Dr. Morrison's assessment of Tracy was supported by Dr. Elizabeth Knutson, Acting Chief of Psychology at the Metropolitan Correctional Center in New York. Dr. Knutson agreed that Tracy suffers from Post-Traumatic Stress Disorder, and, like Dr. Morrison, she found no indication that Tracy was experiencing a flashback when he robbed the Shaw's Supermarket. To the contrary, in her opinion, Tracy was cool, calm, and goal-directed during the course of the robbery.
Tracy makes four arguments on appeal, namely, that the district court erred in (1) allowing the Government to introduce evidence of his prior criminal record that went beyond the parties' stipulation that Tracy was a convicted felon, (2) instructing the jury on the meaning of the term "knowingly," (3) failing to instruct the jury on the consequences of a verdict of not guilty only by reason of insanity, and (4) sentencing him as an armed career criminal under 18 U.S.C. § 924(e)(1). We address these contentions.
A felon-in-possession prosecution under 18 U.S.C. § 922(g)(1) requires the Government to prove three elements: (1) that the defendant knowingly possessed a firearm; (2) that, at the time of the possession, the defendant had "been convicted in any court of a crime punishable by imprisonment for a term exceeding one year," 18 U.S.C. § 922(g)(1); and (3) that such possession was in or affecting interstate or foreign commerce. At trial, the parties stipulated "that[,] on or about May 18, 1991, [the date of the crime,] Patrick W. Tracy . . . had been previously convicted of a felony offense." Notwithstanding, the district court permitted the Government to elicit during its cross-examination of Tracy testimony that he was convicted (1) on September 24, 1984, of uttering a false prescription, (2) on December 18, 1980, of armed assault with intent to rob the Regan Pharmacy, and (3) on December 11, 1987, of buying or receiving a stolen firearm or carrying a firearm in a vehicle. Tracy contends that, in light of the stipulation, the district court committed reversible error in allowing the Government to delve into his prior convictions because such evidence was inadmissible under Fed.R.Evid. 404(b). The Government argues in response that evidence of Tracy's prior convictions was properly introduced to impeach Tracy's credibility pursuant to Fed.R.Evid. 609. We agree with the Government.
The stipulation was intended to satisfy the second element of the Government's case against Tracy. While it might not be apparent to a jury that conviction of a felony meant conviction "in any court of a crime punishable by imprisonment for a term exceeding one year," 18 U.S.C. § 922(g)(1), any confusion was remedied by the district court's instruction to the jury making the necessary connection:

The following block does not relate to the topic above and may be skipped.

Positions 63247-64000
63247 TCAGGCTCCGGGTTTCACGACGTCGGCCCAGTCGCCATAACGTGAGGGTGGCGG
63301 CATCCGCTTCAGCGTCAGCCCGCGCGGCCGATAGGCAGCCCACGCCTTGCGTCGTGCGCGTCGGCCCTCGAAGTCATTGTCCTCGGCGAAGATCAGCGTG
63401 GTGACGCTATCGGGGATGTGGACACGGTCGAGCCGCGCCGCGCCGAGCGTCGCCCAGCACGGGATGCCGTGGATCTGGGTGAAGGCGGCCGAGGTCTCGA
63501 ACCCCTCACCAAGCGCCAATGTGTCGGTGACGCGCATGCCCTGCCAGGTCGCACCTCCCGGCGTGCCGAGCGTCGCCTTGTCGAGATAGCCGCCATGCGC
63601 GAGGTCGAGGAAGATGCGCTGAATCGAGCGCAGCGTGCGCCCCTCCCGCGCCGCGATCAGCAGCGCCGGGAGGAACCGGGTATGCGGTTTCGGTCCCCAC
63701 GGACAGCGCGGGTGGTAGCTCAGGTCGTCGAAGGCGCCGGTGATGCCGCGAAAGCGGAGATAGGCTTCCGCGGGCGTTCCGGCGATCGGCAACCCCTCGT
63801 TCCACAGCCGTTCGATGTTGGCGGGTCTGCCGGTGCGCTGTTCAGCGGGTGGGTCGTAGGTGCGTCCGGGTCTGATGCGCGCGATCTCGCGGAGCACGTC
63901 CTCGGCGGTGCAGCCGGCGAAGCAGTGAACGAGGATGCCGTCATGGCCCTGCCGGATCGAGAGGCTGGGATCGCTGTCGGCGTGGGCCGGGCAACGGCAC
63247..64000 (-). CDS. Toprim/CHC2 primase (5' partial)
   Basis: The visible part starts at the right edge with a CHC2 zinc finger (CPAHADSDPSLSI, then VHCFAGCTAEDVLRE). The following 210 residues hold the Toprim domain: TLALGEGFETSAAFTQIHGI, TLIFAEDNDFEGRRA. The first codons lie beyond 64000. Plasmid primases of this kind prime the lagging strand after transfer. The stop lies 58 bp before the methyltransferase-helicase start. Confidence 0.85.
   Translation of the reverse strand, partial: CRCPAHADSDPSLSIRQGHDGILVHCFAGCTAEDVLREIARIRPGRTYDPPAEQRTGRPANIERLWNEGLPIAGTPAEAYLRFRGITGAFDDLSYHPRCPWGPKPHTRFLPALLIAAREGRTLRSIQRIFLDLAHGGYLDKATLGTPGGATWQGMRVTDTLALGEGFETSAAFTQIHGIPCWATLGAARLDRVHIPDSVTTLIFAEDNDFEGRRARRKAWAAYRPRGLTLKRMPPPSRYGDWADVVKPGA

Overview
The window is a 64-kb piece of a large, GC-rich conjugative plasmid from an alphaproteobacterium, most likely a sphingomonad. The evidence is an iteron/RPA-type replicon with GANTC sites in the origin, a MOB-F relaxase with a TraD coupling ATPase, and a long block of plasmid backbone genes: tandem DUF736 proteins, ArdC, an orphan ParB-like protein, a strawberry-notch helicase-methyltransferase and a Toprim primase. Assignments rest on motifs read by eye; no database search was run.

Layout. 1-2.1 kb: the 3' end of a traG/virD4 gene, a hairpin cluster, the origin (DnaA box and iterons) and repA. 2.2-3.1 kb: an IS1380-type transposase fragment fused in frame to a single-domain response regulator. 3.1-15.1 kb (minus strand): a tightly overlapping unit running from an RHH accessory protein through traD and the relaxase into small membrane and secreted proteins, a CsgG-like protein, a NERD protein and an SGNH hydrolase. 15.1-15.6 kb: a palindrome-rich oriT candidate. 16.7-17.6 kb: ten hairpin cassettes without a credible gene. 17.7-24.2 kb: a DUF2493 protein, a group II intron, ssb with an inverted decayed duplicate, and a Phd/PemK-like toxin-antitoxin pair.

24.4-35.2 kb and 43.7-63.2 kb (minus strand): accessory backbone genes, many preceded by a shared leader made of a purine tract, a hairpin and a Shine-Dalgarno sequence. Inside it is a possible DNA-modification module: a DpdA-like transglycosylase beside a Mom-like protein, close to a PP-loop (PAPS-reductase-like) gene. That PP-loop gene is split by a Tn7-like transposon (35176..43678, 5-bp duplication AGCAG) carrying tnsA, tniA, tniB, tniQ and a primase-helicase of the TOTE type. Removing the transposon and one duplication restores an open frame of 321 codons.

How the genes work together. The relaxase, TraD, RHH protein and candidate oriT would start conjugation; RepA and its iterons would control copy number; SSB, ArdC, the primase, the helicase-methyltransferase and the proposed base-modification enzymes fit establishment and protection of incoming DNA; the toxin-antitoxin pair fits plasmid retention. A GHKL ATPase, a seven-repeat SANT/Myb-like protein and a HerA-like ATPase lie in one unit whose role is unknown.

Second, that before Patrick Tracy possessed the firearm, he had been convicted in a court of a crime punishable by imprisonment for a term in excess of one year. That is, a felony offense. There is no dispute on this issue.
(emphasis added). Notwithstanding the district court's instruction, it would have been preferable had the parties stipulated in the statutory language, i.e., "convicted in any court of a crime punishable by imprisonment for a term exceeding one year."
In United States v. Tavares, 21 F.3d 1 (1st Cir. 1994) (en banc), we recently held that "evidence beyond the fact of the prior conviction is inadmissible absent adequate trial court findings that its noncumulative relevance is sufficiently compelling to survive the balancing test of Fed.R.Evid. 403." Id. at 5. Hence, given the stipulation and the district court's instruction, it would have been error here to have admitted evidence of the prior convictions in order to prove that Tracy had been convicted of a crime punishable by imprisonment for over one year. But we also stated in Tavares "that in some cases evidence concerning the nature of the prior conviction will be admissible for impeachment or other reasons, despite its lack of probative value on the prior conviction element of the crime." Id. at 6 (emphasis added). In this context, while Fed.R.Evid. 404(b) states, inter alia, that "[e]vidence of other crimes, wrongs, or acts is not admissible to prove the character of a person in order to show action in conformity therewith," Rule 609 allows that, under certain circumstances and in appropriate cases, "[d]efendants who choose to become witnesses on their own behalf become subject to impeachment by evidence of prior crimes," 2 Jack B. Weinstein Margaret A. Berger, Weinstein's Evidence ¶ 404, at 404-31 (1993). This is so notwithstanding the Advisory Committee's awareness "that, in virtually every case in which prior convictions are used to impeach the testifying defendant, the defendant faces a unique risk of prejudice — i.e., the danger that convictions that would be excluded under Fed.R.Evid. 404 will be misused by a jury as propensity evidence despite their introduction solely for impeachment purposes." Fed.R.Evid. 609 advisory committee's note, 1990 amendment.